FDA Panel Backs Pulling Makena From Market for Preterm Birth

Troy Brown, RN

October 30, 2019

The US Food and Drug Administration's (FDA's) Bone, Reproductive and Urologic Drugs Advisory Committee voted by a narrow margin to recommend withdrawing hydroxyprogesterone caproate (17P) injection (Makena, AMAG Pharmaceuticals) 250 mg/mL from the market for the prevention of preterm birth (PTB).

The panel voted unanimously (0 yes, 16 no) on Wednesday that the findings from a confirmatory trial did not verify the clinical benefit of 17P on neonatal outcomes. The committee voted (3 yes, 13 no) that the findings of two studies together did not provide substantial evidence of 17P's effectiveness for reducing the risk for recurrent PTB.

The FDA approved 17P under an accelerated approval pathway in 2011 after one clinical trial demonstrated efficacy for reducing the risk for PTB in women with a singleton pregnancy and a history of singleton spontaneous preterm birth. As a condition of that approval, the FDA required a confirmatory trial and that trial failed to demonstrate a clinical benefit to newborns.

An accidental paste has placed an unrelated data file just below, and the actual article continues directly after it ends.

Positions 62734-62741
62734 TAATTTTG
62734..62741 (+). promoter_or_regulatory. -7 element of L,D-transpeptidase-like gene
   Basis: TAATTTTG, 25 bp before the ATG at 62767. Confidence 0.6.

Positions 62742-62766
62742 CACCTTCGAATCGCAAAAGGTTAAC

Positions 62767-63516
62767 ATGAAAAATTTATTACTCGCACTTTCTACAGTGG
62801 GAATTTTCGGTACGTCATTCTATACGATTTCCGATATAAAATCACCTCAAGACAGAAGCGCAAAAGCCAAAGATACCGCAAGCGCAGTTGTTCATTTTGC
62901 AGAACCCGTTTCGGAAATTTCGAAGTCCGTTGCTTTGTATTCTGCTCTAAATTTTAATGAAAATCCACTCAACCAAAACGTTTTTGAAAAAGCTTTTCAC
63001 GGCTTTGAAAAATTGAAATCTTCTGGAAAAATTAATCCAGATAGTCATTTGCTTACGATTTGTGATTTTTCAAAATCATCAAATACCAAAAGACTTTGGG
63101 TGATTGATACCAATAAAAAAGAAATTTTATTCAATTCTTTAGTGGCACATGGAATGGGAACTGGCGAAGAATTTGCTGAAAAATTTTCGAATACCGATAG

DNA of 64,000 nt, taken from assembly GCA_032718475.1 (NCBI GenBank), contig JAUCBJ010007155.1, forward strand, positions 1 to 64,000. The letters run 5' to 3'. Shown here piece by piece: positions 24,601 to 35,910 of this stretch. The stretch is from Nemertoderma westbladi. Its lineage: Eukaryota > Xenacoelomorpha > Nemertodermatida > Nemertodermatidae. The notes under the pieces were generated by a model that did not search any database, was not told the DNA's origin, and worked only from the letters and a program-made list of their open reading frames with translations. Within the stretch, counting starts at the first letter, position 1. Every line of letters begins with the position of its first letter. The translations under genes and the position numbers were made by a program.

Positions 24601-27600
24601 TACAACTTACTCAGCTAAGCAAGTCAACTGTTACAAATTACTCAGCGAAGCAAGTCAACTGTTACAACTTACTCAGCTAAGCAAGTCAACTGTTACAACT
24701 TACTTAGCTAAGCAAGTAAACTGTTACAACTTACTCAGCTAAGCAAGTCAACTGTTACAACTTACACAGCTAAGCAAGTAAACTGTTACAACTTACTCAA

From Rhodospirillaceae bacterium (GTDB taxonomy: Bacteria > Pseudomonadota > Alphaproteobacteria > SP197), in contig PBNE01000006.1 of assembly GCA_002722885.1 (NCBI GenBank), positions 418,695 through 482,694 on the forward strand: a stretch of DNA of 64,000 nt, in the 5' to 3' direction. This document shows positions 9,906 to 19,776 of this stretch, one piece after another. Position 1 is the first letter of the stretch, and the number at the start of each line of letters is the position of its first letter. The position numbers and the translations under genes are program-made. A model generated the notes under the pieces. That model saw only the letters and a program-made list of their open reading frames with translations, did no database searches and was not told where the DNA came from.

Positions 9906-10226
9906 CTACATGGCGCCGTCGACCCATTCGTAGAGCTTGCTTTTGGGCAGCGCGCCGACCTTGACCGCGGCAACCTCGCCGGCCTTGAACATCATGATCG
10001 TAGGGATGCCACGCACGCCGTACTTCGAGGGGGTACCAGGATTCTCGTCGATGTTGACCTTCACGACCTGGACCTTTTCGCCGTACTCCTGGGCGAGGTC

The panel was tasked with recommending withdrawal of 17P, leaving it on the market under the accelerated approval pathway and requiring a new confirmatory trial, or leaving it on the market and not requiring a new confirmatory trial.

A number of committee members expressed regret about removing a drug from the market when it is already widely used and is recommended by the American College of Obstetricians and Gynecologists (ACOG) and the Society for Maternal-Fetal Medicine (SMFM); however, the panel was instructed not to make that a part of their deliberations.

PTB is defined as birth before 37 weeks of gestation; approximately 10% of all childbirths and 8% of singleton pregnancies end in PTB. Infants born prematurely have an increased risk for neonatal mortality and significant morbidity, and for long-term physical developmental disability, the FDA explains in its briefing document.

"Even if they do get to leave the [neonatal intensive care unit], many do not see their first birthdays," Michelle Owens, MD, professor and medical director, department of obstetrics and gynecology, University of Mississippi School of Medicine, University of Mississippi Medical Center, Jackson, said during a company presentation at the meeting.

"While long-term complications are rare, they are profound," she said.

No drugs are currently approved for reducing neonatal morbidity or mortality or long-term health problems resulting from PTB.

Accelerated Approval Pathway

In August 2006, an FDA advisory committee voted 19 no, 2 yes not to recommend 17P for approval, in large part because they said the surrogate endpoint was not adequate for establishing efficacy. The FDA recommended that the company submit a draft protocol and evidence that an additional adequate and well-controlled trial was feasible.